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Despite some doubts in the room, Quinn said there were plenty of good plans already created, "we just need to get it done."
“Enka is west, Woodfin is north, time for Swannanoa east to Black Mountain, hopefully," she said.
Houston added that she feels "optimistic," though acknowledged she hasn't seen the "rise and fall" of other projects over the decades. Of the county, she said, “it seems like they are being very transparent and authentic, too. Trying to make something good that is going to benefit the public.”
Answering some of the concerns, Dains noted, "there is a lot of momentum. We've got a bond."
"The thing about a bond is it is ensured projects. There will 100% be projects that come out of this. Whereas previously, all of that funding was not necessarily there or designated. We know that as a result of this, we will indeed have new greenways.”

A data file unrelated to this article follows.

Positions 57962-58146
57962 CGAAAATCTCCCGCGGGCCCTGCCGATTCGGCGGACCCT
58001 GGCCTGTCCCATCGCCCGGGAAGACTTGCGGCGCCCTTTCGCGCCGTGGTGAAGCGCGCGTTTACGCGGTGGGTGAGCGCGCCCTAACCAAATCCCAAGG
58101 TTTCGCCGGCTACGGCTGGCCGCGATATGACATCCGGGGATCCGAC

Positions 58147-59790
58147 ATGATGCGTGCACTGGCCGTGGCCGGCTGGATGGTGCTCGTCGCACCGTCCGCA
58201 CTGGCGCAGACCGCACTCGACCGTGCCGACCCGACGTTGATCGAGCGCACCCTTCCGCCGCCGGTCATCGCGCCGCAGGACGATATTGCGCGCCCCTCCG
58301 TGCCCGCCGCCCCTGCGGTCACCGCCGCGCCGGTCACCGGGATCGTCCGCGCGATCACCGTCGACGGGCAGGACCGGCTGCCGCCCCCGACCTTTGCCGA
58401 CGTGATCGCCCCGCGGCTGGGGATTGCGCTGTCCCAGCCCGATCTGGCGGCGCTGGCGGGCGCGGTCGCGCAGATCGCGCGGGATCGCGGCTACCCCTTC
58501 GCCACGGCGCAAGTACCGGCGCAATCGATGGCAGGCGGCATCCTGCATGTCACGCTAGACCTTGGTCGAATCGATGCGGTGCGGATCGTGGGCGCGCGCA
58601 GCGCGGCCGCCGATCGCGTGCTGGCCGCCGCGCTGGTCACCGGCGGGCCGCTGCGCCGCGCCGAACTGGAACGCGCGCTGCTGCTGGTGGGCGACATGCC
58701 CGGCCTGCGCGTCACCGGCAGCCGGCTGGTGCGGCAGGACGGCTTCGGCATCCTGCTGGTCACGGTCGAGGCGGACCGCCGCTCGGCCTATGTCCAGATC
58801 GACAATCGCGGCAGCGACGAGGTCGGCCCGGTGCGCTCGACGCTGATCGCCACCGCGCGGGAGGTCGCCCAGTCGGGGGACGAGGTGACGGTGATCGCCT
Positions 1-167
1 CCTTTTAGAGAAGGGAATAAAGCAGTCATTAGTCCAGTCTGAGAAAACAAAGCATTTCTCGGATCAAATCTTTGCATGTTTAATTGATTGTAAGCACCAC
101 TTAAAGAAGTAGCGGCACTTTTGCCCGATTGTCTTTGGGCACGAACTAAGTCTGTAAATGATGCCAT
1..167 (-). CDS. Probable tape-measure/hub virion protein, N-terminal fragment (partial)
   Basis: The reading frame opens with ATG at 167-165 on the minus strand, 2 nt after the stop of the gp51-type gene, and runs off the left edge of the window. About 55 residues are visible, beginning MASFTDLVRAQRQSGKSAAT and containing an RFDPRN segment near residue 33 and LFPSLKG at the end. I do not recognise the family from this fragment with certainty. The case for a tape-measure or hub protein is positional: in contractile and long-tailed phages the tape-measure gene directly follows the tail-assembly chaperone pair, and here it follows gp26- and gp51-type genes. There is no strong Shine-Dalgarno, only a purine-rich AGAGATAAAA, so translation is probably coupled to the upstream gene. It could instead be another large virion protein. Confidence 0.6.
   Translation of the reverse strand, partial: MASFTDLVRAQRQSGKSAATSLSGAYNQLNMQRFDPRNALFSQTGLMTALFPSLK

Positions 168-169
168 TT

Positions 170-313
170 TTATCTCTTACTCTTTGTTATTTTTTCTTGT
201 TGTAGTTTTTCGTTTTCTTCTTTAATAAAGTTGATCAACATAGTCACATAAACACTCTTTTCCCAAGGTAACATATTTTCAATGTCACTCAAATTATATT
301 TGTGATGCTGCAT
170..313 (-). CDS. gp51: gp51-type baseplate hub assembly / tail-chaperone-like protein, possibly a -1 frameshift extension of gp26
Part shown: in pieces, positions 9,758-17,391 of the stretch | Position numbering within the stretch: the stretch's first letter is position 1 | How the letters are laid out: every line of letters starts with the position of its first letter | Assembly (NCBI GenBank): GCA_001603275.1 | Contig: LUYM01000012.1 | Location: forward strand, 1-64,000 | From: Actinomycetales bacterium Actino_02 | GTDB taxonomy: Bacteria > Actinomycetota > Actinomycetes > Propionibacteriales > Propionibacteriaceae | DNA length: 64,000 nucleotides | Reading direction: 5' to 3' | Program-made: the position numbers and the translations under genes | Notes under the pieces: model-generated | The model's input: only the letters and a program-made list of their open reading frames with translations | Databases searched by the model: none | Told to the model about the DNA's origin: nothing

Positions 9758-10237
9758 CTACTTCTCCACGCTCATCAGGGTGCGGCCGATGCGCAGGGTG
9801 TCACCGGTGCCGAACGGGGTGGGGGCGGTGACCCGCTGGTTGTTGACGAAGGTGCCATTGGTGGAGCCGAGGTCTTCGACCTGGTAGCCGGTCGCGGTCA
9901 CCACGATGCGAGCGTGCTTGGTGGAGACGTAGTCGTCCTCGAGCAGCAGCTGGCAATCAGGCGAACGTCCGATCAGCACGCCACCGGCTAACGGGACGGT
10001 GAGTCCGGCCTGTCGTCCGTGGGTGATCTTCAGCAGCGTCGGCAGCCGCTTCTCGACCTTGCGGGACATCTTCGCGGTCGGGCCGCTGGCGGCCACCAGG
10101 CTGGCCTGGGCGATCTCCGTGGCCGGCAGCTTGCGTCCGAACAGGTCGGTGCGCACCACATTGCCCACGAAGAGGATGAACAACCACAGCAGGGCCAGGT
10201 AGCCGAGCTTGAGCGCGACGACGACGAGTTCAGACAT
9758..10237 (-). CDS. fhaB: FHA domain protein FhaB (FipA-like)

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For residents who want to offer input on the criteria by which the county will eventually evaluate greenway projects that apply for bond funds, visit the community survey and public input page at https://publicinput.com/d4606#5.
The survey is open until March 31.
Later in March, staff will revise criteria based on feedback received by the public and stakeholders. In March and April, stakeholders will receive updated criteria for final input before the Recreation Services Advisory Board does a last review.
The greenway criteria will be presented to the County Commission for approval in June.
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Then, the waiting begins. After a two year gap, once the Enka and Woodfin projects are complete, a request for proposals for more bond-funded greenway projects will launch in January 2026.
Dains said the two-year gap is a good thing: giving organizations, towns and townships a chance to get a feasibility study in hand.
“They’ve got two years to get aligned with criteria and ensure that their project is the strongest case possible for funding,” she said.
Sarah Honosky is the city government reporter for the Asheville Citizen Times, part of the USA TODAY Network. News Tips? Email [email protected] or message on Twitter at @slhonosky.